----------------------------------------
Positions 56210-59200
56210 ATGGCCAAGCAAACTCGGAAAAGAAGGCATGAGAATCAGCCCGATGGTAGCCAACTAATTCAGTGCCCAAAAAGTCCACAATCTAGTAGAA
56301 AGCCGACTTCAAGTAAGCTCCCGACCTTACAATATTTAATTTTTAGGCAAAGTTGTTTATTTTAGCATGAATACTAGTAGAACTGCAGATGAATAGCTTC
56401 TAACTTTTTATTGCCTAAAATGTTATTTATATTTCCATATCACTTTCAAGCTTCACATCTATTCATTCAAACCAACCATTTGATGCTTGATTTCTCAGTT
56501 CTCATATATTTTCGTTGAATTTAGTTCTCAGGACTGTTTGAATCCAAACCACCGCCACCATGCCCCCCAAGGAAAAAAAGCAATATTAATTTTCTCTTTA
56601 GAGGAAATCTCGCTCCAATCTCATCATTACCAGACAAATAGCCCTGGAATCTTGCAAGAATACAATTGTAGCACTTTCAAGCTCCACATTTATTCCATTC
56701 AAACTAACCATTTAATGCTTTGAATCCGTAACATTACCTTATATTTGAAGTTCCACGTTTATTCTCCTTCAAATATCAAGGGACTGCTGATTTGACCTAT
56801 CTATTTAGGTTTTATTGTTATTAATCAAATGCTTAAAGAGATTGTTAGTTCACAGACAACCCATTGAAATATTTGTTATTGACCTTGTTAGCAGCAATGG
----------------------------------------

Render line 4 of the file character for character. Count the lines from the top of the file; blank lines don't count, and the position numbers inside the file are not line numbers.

56401 TAACTTTTTATTGCCTAAAATGTTATTTATATTTCCATATCACTTTCAAGCTTCACATCTATTCATTCAAACCAACCATTTGATGCTTGATTTCTCAGTT